# Scatter Plot of Test Function

The line is a construct. It is not really the function, just a smooth summary of the function. Always keep this in mind.

Recall that we, in fact, generated a sample of points in the input space and corresponding evaluation of those points.

As such, it would be more accurate to create a scatter plot of points; for example:

# scatter plot of input vs result for a 1d objective function

from numpy import arange
from matplotlib import pyplot

# objective function

def objective(x):
return x**2.0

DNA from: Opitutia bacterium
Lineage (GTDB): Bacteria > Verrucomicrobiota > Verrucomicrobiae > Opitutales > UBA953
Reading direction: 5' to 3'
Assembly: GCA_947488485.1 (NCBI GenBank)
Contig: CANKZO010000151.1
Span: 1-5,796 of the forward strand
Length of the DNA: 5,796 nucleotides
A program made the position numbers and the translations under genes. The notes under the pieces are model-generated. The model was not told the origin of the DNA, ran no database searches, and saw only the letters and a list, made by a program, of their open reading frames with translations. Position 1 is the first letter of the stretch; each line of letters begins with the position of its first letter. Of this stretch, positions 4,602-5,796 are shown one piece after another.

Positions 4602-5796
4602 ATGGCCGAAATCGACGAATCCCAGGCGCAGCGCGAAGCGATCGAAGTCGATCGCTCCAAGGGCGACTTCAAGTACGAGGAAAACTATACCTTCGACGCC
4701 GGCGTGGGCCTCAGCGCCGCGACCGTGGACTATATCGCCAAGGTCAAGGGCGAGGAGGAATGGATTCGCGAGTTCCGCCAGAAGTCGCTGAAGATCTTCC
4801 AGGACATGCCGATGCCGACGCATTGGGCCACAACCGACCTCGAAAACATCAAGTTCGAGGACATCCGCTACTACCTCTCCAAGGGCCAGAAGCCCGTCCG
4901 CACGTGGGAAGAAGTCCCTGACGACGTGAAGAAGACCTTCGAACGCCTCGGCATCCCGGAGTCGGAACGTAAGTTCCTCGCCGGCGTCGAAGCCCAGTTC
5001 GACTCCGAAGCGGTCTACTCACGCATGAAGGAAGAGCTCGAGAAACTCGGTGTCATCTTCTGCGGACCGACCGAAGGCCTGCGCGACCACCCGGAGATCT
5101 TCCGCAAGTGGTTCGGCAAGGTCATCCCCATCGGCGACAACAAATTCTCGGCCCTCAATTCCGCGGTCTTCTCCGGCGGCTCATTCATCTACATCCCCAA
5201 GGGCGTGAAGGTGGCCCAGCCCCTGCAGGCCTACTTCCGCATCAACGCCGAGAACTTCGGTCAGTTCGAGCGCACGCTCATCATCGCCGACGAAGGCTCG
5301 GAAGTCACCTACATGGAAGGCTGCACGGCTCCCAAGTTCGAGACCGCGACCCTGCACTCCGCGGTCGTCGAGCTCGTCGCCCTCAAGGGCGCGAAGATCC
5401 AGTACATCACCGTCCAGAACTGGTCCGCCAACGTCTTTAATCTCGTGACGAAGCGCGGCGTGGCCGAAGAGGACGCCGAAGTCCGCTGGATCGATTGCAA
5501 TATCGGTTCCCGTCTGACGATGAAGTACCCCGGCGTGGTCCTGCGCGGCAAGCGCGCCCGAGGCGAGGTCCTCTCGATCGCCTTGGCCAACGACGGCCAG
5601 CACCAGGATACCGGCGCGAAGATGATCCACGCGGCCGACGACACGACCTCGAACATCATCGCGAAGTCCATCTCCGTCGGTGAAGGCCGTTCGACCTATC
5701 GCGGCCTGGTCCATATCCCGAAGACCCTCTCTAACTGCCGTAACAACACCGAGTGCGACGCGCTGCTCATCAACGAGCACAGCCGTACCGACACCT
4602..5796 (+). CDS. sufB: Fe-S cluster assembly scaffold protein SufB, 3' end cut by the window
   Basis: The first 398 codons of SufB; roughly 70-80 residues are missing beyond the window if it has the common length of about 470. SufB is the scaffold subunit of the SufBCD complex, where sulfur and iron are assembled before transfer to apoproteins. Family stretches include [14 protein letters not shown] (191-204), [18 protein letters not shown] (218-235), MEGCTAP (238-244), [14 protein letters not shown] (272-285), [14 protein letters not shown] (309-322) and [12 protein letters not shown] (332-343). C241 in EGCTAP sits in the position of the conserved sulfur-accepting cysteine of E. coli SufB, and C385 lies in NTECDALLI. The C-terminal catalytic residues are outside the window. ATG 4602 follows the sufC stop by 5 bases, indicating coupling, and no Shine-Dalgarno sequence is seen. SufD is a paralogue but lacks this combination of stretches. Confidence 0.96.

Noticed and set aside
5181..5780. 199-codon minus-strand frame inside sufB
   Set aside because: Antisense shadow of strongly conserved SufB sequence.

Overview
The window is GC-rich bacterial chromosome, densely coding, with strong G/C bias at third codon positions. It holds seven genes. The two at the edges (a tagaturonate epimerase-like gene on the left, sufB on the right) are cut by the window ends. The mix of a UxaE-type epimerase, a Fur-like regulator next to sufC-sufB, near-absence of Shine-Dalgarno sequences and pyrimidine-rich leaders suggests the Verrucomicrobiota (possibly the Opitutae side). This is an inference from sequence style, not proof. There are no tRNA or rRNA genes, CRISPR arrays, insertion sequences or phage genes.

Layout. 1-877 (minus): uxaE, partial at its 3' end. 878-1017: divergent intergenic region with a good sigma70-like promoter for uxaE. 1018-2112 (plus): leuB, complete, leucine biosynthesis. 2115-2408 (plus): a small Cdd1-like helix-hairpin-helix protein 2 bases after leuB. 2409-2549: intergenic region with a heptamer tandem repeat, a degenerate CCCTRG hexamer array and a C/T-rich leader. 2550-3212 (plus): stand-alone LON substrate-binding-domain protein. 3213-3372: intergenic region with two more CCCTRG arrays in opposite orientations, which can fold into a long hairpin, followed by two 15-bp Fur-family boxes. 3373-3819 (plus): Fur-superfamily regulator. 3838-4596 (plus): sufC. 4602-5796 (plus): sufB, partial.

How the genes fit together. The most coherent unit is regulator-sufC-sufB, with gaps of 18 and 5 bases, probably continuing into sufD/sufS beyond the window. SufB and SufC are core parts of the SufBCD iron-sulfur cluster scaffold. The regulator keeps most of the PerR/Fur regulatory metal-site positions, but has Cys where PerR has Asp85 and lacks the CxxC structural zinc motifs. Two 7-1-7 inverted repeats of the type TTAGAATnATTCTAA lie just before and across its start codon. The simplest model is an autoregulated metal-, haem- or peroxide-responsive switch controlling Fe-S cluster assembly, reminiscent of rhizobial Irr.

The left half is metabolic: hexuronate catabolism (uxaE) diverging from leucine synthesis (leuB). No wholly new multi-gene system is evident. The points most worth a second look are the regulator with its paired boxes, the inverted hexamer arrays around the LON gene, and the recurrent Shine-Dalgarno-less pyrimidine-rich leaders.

# define range for input

r_min, r_max = -5.0, 5.0

# sample input range uniformly at 0.1 increments

inputs = arange(r_min, r_max, 0.1)

# compute targets

results = objective(inputs)

# create a scatter plot of input vs result

pyplot.scatter(inputs, results)

# show the plot

pyplot.show()
Running the example creates a scatter plot of the objective function.

We can see the familiar shape of the function, but we don’t gain anything from plotting the points directly.

The line and the smooth interpolation between the points it provides are more useful as we can draw other points on top of the line, such as the location of the optima or the points sampled by an optimization algorithm.